Feb 16, 2008

A response to a call-out

Maybe it’s that I’m in a slightly melancholy mood today; maybe it’s the sudden warming trend outside (-15 degrees? It’s like freakin’ Hawaii out there!); or maybe it’s irritation. Pick one. Whichever you choose it be, I have decided to respond to a ‘call out’ by a literary peer.

Yes, this is rather silly, and I enter it into the spirit in which is was intended, i.e. just for fun. Nevertheless, a call out is a call out, and if it be either a schoolyard scuffle or jailhouse rules free-for-all, dammit, I’m no chicken.

To summarize the events to date:

On my last post as online writer-in-residencec with
Open Book Toronto, I made a snide little comment. To whit:
A friend suggested that I end on something controversial to get people talking, but that's not me. I have my opinions, but this is not the venue. Oh, but if you ever meet me in person, I have some doozies to get off my chest.

Okay, one quick rant.

The breathless anticipation of Dan Brown's next piece of hackneyed plotting to save the slumping publishing industry makes me weep uncontrollably. He's a horrible, horrible author truly undeserving of his fame. Seriously.

There, I said it. Let the hate mail commence!
So, there you have it. I know what you’re thinking; “Oooh, controversial!” I believe from the tone and context that you can surmise

a) it was all meant as a little joke, and

b) I don’t care that much for Dan Brown (Not the most surprising of sentiments from myself, if you’ve ever met me or read my novel [and if you haven’t, why are you still reading this?])

I thought that would be the end of it, but it appears this was not to be.

Last week, I was perusing the entries of
Rick Blechta, my follow-up W-I-R at Open Book Toronto. I’m not familiar with Mr. Blechta’s work, but he’s written a slew of novels, and has been nominated for an Arthur Ellis Award, so he clearly knows his stuff. He also appears to be a nice guy.

But as I scanned, I came across the following:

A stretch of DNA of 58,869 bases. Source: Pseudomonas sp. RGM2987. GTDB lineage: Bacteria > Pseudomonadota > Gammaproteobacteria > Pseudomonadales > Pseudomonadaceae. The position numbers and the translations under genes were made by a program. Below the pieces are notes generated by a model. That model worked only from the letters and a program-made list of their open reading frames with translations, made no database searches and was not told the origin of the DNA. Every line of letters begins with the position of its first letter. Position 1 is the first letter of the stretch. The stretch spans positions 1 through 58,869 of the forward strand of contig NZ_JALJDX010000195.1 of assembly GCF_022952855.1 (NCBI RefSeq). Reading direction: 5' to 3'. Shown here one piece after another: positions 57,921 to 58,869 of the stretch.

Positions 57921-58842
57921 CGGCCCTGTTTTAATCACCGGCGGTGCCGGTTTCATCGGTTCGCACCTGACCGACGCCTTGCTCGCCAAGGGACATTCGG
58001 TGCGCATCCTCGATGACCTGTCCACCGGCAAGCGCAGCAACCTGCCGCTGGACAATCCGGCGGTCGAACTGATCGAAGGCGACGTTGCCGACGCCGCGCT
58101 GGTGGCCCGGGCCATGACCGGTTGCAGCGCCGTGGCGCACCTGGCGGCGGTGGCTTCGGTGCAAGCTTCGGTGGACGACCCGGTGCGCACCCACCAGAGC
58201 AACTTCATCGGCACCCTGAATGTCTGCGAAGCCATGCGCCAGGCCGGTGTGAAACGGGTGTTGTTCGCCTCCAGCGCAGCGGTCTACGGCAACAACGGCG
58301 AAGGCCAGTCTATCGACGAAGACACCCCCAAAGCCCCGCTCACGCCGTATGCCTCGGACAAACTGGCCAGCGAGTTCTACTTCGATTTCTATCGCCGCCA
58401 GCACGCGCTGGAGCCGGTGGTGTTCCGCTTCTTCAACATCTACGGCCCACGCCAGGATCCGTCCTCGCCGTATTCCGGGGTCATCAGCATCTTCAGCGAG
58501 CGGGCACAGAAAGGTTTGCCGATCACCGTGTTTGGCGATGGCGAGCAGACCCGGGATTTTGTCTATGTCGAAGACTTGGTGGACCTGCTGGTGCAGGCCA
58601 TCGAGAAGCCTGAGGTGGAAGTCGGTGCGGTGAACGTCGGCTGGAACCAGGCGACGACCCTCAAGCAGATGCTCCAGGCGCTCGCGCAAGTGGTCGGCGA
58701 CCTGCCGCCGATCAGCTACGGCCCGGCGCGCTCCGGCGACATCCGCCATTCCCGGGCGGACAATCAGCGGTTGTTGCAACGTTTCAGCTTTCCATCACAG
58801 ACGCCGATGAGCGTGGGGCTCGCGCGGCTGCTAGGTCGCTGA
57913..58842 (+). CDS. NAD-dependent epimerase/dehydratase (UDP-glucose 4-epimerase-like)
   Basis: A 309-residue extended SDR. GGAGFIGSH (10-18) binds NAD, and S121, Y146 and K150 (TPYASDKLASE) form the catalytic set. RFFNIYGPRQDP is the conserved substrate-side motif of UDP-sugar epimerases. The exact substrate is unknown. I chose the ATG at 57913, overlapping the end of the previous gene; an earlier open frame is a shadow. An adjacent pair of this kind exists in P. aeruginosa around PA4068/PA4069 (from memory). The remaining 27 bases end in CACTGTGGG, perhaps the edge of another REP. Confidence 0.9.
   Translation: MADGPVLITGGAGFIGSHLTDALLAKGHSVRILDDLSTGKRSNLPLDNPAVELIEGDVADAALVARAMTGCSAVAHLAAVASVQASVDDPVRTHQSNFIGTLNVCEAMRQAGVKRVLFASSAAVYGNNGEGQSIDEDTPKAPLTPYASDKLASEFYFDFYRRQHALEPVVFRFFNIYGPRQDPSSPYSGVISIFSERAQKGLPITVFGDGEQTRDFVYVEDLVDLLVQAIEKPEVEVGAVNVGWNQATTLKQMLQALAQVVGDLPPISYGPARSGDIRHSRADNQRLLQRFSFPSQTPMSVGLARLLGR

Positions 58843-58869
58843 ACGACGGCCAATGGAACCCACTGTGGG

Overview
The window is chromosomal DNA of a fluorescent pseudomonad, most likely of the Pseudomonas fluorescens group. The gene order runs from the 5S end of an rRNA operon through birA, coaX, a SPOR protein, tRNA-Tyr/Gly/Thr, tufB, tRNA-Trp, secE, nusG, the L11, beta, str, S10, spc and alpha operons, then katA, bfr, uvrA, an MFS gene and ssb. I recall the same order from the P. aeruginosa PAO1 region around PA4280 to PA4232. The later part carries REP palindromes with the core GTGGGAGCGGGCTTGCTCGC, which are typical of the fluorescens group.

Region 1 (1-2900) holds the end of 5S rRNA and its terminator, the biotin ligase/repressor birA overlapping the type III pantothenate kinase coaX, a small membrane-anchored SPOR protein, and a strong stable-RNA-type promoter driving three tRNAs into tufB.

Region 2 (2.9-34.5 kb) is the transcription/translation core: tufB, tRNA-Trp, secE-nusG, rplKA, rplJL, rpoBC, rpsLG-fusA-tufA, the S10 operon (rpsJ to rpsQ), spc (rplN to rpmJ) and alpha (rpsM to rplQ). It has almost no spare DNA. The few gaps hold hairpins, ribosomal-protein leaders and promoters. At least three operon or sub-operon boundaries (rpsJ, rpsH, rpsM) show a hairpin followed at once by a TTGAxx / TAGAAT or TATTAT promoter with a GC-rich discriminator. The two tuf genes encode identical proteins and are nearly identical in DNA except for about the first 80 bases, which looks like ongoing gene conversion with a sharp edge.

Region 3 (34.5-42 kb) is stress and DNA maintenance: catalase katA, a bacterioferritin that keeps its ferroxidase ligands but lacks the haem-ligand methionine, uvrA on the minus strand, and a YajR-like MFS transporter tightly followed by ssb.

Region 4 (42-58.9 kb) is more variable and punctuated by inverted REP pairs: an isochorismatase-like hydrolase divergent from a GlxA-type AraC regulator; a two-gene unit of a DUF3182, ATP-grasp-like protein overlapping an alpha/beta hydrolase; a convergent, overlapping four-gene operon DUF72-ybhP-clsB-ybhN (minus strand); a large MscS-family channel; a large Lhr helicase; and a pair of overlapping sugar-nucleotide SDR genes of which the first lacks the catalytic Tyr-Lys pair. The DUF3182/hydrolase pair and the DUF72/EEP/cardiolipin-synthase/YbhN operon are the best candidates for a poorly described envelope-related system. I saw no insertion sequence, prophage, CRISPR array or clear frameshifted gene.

My predecessor, Corey Redekop, took a run at this author in his last posting and it's rankled with me a bit ever since. This certainly won't be a flame, Corey, but I think it was a cheap shot on your part: say something controversial and then run for the door.

I don't think Dan Brown is a great author; I don't think he's a poor author, but he certainly isn't -- how did you put it? -- "a horrible, horrible author". What is that pronouncement based on? His prose is reasonably polished, sentence construction not bad, he makes his thoughts understood. A lot of published authors (and critically praised, too) don't do as well.
Now, Rick admits that Brown is no genius; “Dan's characters are not very well fleshed out. I didn't really know much more about what makes them tick when I got to the end of the book. Dan also gives one the feeling that all his historical pronouncements are based on fact and meticulous research. I think time has proven that this was not the case, and it was stupid on his part to present it so.” He concludes:
So why did the book sell so many copies? Because people got caught up in the story. I know that I did. When I finally turned the last page, I sat there wondering why I'd read the darn thing so breathlessly, but the fact of the matter was that I had. In speaking to other people, I found the book had had the same effect on them. There is certainly some writing skill involved if an author can do that.

Come on, Corey, his plots aren't what I would call "hackneyed". It had some neat twists and the puzzle aspect of it was pretty cool. Bottom line: Dan Brown can tell a good story.

I guess it could all be summed up like this: don't judge a book by its sales.
So, my response:

First, you’re right. It was a cheap shot. It was a joke, but maybe I should have backed it up. I think Dan Brown can handle the criticism (millions of dollars in sales do tend to create a comfortable buffer zone), but yeah, it was cheap.